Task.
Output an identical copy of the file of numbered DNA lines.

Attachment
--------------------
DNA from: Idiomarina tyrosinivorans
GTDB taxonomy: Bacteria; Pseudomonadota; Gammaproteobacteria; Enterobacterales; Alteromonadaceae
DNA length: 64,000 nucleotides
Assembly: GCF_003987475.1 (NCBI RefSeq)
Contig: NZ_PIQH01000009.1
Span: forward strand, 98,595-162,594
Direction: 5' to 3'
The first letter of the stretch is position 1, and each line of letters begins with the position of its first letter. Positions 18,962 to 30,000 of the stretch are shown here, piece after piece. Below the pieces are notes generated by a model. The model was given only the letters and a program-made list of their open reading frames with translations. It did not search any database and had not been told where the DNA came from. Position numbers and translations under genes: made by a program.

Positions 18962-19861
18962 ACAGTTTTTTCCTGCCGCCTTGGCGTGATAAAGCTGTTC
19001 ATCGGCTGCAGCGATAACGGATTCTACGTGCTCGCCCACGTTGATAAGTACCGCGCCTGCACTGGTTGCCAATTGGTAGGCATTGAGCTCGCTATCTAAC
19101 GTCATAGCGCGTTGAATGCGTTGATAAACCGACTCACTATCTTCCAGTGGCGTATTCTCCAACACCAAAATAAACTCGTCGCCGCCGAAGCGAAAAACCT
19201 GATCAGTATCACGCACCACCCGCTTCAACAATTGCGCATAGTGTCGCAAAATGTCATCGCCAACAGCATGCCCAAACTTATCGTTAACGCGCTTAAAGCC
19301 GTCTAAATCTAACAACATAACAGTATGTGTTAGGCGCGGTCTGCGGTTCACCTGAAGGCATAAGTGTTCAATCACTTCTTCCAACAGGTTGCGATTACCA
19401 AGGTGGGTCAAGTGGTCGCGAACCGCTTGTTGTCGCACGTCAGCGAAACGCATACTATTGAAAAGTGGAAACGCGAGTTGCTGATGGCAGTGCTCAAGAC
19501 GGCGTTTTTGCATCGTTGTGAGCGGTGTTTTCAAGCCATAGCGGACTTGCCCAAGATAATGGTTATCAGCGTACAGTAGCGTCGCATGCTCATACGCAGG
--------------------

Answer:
DNA from: Idiomarina tyrosinivorans
GTDB taxonomy: Bacteria; Pseudomonadota; Gammaproteobacteria; Enterobacterales; Alteromonadaceae
DNA length: 64,000 nucleotides
Assembly: GCF_003987475.1 (NCBI RefSeq)
Contig: NZ_PIQH01000009.1
Span: forward strand, 98,595-162,594
Direction: 5' to 3'
The first letter of the stretch is position 1, and each line of letters begins with the position of its first letter. Positions 18,962 to 30,000 of the stretch are shown here, piece after piece. Below the pieces are notes generated by a model. The model was given only the letters and a program-made list of their open reading frames with translations. It did not search any database and had not been told where the DNA came from. Position numbers and translations under genes: made by a program.

Positions 18962-19861
18962 ACAGTTTTTTCCTGCCGCCTTGGCGTGATAAAGCTGTTC
19001 ATCGGCTGCAGCGATAACGGATTCTACGTGCTCGCCCACGTTGATAAGTACCGCGCCTGCACTGGTTGCCAATTGGTAGGCATTGAGCTCGCTATCTAAC
19101 GTCATAGCGCGTTGAATGCGTTGATAAACCGACTCACTATCTTCCAGTGGCGTATTCTCCAACACCAAAATAAACTCGTCGCCGCCGAAGCGAAAAACCT
19201 GATCAGTATCACGCACCACCCGCTTCAACAATTGCGCATAGTGTCGCAAAATGTCATCGCCAACAGCATGCCCAAACTTATCGTTAACGCGCTTAAAGCC
19301 GTCTAAATCTAACAACATAACAGTATGTGTTAGGCGCGGTCTGCGGTTCACCTGAAGGCATAAGTGTTCAATCACTTCTTCCAACAGGTTGCGATTACCA
19401 AGGTGGGTCAAGTGGTCGCGAACCGCTTGTTGTCGCACGTCAGCGAAACGCATACTATTGAAAAGTGGAAACGCGAGTTGCTGATGGCAGTGCTCAAGAC
19501 GGCGTTTTTGCATCGTTGTGAGCGGTGTTTTCAAGCCATAGCGGACTTGCCCAAGATAATGGTTATCAGCGTACAGTAGCGTCGCATGCTCATACGCAGG